antibacterial soap

The Myth of Antibacterial Soaps • Avoid using soap products labeled "antibacterial." • Wash your hands with plain soap and
The agency said the chemicals no more effective than soap and water and could cause long-term harm.
Answer by Tirumalai Kamala, Immunologist, Ph.D., Mycobacteriology, on Quora: 20. Crofton, Kevin M., et al. "Short-term in
Regulation of these chemicals could be crucial in preventing the careless use of antimicrobial products, Halden said. In
Make it a priority to avoid all antibacterial products -- including that antibacterial soap you thought would keep you and your kids from getting the flu. Good old fashioned soap and water works just fine.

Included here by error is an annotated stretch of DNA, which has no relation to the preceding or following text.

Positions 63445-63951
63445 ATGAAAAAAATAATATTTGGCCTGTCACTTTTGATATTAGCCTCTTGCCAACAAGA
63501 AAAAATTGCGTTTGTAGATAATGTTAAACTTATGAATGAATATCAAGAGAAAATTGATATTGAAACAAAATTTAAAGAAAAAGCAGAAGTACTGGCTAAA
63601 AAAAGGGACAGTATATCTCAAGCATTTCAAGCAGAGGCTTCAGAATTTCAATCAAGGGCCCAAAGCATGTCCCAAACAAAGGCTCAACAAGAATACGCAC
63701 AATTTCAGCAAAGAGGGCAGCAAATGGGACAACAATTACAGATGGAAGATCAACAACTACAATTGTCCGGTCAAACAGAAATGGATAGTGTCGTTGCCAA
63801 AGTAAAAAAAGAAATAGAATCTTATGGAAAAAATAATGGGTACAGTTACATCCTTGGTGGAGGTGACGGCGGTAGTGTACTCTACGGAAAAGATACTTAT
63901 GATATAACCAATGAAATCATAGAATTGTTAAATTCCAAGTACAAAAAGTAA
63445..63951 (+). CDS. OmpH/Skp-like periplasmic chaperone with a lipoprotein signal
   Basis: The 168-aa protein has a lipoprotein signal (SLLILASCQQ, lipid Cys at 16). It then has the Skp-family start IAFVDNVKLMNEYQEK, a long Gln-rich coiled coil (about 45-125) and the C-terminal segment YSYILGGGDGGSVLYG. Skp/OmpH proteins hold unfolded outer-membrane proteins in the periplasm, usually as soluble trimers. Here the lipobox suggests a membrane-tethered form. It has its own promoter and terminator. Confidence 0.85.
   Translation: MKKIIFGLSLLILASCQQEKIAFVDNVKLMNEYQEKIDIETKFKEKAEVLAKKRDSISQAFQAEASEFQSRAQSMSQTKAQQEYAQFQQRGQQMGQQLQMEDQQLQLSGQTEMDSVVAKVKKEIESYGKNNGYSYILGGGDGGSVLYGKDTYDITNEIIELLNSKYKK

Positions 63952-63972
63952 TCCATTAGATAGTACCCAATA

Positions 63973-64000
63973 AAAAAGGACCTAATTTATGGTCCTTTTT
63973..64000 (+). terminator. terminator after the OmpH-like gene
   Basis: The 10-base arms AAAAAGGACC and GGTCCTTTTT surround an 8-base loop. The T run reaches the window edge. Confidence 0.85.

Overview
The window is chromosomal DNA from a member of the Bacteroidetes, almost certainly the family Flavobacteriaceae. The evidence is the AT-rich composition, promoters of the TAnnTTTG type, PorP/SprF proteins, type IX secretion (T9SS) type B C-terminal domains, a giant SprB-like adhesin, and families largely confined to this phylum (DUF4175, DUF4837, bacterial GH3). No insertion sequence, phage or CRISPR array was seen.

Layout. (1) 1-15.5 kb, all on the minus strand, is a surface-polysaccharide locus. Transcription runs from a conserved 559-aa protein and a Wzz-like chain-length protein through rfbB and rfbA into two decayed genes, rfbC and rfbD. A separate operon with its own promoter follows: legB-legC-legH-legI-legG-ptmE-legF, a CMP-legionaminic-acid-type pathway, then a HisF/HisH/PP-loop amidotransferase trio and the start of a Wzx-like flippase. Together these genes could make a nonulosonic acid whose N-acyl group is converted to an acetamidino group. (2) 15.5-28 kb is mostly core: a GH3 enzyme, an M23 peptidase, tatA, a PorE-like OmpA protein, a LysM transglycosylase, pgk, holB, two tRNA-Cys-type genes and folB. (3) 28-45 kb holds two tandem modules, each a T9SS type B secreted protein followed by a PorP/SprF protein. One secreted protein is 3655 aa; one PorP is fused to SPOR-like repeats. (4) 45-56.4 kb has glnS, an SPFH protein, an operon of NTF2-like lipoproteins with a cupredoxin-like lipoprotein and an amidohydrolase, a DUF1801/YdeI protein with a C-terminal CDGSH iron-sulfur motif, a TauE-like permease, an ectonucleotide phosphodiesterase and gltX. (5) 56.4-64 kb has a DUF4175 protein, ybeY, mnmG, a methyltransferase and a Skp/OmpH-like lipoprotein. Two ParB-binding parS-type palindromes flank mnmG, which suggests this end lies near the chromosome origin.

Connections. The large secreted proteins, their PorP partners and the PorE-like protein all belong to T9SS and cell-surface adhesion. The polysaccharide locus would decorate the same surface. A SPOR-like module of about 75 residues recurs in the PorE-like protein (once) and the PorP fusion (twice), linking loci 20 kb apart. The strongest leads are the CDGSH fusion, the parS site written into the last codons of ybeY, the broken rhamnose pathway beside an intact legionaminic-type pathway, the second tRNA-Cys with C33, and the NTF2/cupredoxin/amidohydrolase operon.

If you catch a child with a finger up his nose, you probably discourage it. But could the "nasty" habit of nose-picking -- and eating it -- be more sanitary and even health-beneficial than we've been taught?
For as welcome as the new food safety programs are, the FDA is still plagued with problems. It moves at a glacial pace in the face of pressing health hazards, like its three-decade-long refusal to act on its own findings that the use of antibiotics in livestock feed threatens human health.
This post is part of a series I will be writing on chemicals in our everyday products that may act as endocrine disruptors. These include the antibacterial chemical tricolsan, found in many personal care products.